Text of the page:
The Commission's inquiry may reasonably be expected to canvass the various steps previously taken and the circumstances attendant upon the proposed use of an existing structure, or its conversion to the status of a 'station' or to its adaptability for use as one. Several questions suggest themselves. Was the use of the structure previously authorized in connection with the transmission of radio energy, irrespective of the particular presently proposed use? Was such construction as had been 'begun,' so commenced with the intention of the petitioner's gaining a possible advantage over a competitor? Has the petitioner, because of some prior construction of whatever nature or extent, sought to use that construction to influence the Commission's decision with reference to an application filed, or to be filed, for a construction permit? Does the petitioner in its presently pending application rely upon prior construction as a possible predicate for the grant to it of a construction permit? Answers to such questions will disclose whether an applicant seeks special advantage simply by 'jumping the gun' or by applying 'pressure.'
Petitioner here, certainly, judging from its argument, misread the legislative history. From the debates in Congressional sessions prior to the adoption of the Radio Act of 1927, it becomes perfectly clear that various rejected recommendations and proposals for advance approval of any construction were related only to a Congressional purpose that the Commission because of prior construction is not to be 'pressured' into the grant of a 'station' license.13 But the Commission surely is authorized to consider answers to such questions as are herein suggested in arriving at a determination as to whether or not to grant a construction permit.
It is clear that the Commission's powers reasonably may be exercised to effectuate the purposes of the Act. In its informed judgment, the Commission must draw the line somewhere, but that is its duty.14 Having in mind what Congress sought to accomplish, we will not be 'led [97 U.S.App.D.C. 398] to absurd or futile results,'15 even if the literal words could be read to mean what petitioner here had argued.
Thinking thus, I would have said that the Commission might properly have imposed no condition of non-use with respect to the steel sleeves as part of the proposed construction for which a construction permit was granted. As it is, I certainly will not say the Commission's order is unreasonable even if the result be not commanded by the statute. At any rate, we agree upon affirmance.
BAZELON and FAHY, Circuit Judges (concurring in affirmance).
Our affirmance rests on the Commission's construction of the statute. We think the different construction preferred by Judge DANAHER is inconsistent with the legislative history of the statute. As the Commission states in its brief in this case, after an extended review of the legislative history,
'Despite a seeming lack of specific Congressional consideration of premature construction of either the limited extent or precise nature of that engaged in by WSAV, it is clear that Congress did intend both that station construction erected prior to issuance of a permit therefor should not be licensed for operation and that premature construction should not absolutely disqualify an applicant. The Commission's grant to WSAV, by prohibiting use of the steel stubs which were erected without a permit, fully effectuates that congressional intent.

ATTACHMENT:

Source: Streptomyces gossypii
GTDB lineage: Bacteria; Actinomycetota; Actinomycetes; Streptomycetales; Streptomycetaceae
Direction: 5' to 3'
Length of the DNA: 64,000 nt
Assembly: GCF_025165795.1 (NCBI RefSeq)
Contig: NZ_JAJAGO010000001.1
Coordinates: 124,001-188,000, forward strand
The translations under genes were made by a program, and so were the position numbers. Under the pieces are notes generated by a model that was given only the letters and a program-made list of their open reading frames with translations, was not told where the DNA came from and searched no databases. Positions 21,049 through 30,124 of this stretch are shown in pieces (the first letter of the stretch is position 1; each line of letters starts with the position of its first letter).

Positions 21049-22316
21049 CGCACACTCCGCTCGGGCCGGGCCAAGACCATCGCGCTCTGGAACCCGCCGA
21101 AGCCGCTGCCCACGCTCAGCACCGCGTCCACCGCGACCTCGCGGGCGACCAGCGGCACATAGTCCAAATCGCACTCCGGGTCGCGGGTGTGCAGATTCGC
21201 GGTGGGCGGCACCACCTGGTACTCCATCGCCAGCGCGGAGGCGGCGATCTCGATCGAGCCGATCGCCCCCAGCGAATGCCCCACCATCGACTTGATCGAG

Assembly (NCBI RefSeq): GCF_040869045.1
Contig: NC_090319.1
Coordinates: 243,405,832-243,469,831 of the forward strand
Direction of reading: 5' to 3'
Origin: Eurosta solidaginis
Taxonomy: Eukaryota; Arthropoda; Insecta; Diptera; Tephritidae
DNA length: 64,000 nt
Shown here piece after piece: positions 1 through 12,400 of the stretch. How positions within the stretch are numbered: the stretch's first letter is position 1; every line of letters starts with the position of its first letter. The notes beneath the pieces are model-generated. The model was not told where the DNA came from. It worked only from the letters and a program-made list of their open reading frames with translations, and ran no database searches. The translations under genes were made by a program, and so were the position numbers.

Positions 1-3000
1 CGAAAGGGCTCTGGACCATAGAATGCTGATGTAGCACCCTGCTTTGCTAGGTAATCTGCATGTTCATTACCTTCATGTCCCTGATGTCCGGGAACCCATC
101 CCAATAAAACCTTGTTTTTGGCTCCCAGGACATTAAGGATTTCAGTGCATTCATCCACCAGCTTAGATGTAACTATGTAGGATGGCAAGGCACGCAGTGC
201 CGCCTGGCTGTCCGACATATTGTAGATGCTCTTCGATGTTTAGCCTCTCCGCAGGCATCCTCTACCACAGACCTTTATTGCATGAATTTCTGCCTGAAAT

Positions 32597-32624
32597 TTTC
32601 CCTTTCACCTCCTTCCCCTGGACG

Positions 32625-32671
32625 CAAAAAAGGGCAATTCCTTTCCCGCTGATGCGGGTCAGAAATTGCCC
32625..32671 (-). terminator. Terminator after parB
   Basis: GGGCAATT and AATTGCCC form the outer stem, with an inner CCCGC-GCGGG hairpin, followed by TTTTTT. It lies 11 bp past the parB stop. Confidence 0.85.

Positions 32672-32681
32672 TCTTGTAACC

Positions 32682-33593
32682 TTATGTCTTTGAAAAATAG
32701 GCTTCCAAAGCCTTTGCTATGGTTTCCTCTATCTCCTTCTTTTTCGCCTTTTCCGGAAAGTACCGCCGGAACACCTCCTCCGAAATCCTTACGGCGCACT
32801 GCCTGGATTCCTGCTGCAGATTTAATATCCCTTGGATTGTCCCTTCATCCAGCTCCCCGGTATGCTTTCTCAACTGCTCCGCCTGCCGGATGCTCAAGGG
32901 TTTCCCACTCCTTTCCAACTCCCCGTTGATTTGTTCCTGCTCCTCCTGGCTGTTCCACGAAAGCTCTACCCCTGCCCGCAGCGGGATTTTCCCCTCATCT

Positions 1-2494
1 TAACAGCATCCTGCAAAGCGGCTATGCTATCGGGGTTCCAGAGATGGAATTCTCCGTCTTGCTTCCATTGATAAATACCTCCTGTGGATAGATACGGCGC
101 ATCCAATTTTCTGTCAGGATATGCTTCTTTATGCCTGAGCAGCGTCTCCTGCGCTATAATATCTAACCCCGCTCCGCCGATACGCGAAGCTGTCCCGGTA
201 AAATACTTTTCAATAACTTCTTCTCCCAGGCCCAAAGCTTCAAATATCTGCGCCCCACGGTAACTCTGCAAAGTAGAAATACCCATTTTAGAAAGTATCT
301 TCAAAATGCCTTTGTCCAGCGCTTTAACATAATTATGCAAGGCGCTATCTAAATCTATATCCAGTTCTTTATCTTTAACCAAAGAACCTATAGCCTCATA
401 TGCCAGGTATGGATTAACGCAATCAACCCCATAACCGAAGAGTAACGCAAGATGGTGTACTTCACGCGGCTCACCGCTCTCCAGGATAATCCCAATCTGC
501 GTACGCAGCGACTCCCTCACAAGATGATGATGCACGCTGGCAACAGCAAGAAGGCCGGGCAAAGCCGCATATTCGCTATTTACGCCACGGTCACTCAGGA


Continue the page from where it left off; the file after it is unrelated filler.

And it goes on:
'Since the Commission's uniform interpretation of Section 319(a) is consistent with both the language and the legislative purpose thereof, it is entitled to 'great weight,' and its decision ought to be affirmed. Union Manufacturing Company v. National Labor Relations Board, (95) U.S.App.D.C. (252), 221 F.2d 532, 536, cert. denied (349 U.S. 921) 75 S.Ct. 660 (99 L.Ed. 1253). See also United States et al. v. American Trucking Associations, Inc., et al., 310 U.S. 534, 549 (60 S.Ct. 1059, 84 L.Ed. 1345); District of Columbia v. Young Men's Christian Association, (95) U.S.App.D.C. (179), 221 F.2d 56, 59.'
1 47 U.S.C.A. § 151 et seq.
2 'No license shall be issued under the authority of this Act for the operation of any station the construction of which is begun or is continued after this Act takes effect, unless a permit for its construction has been granted by the Commission. The application for a construction permit shall set forth such facts as the Commission by regulation may prescribe as to * * * the ownership and location of the proposed station and of the station or stations with which it is proposed to communicate, the frequencies desired to be used, the hours of the day or other periods of time during which it is proposed to operate the station, the purpose for which the station is to be used, the type of transmitting apparatus to be used, the power to be used, the date upon which the station is expected to be completed and in operation, and such other information as the Commission may require. * * *'
3 The Commission had previously so conditioned unopposed grants in two cases, Alvin E. O'Konski, 8 Pike & Fischer R.R. 811 (1953); TV-Colorado, Inc., 8 Pike & Fischer R.R. 700 (1952). And see 47 U.S.C.A. § 303(r), which authorizes the Commission to 'make such rules and regulations and prescribe such restrictions and conditions, not inconsistent with law, as may be necessary to carry out the provisions of this Act.' Cf. Regents of University System of Georgia v. Carroll, 1950, 338 U.S. 586, 600, 70 S.Ct. 370, 94 L.Ed. 363.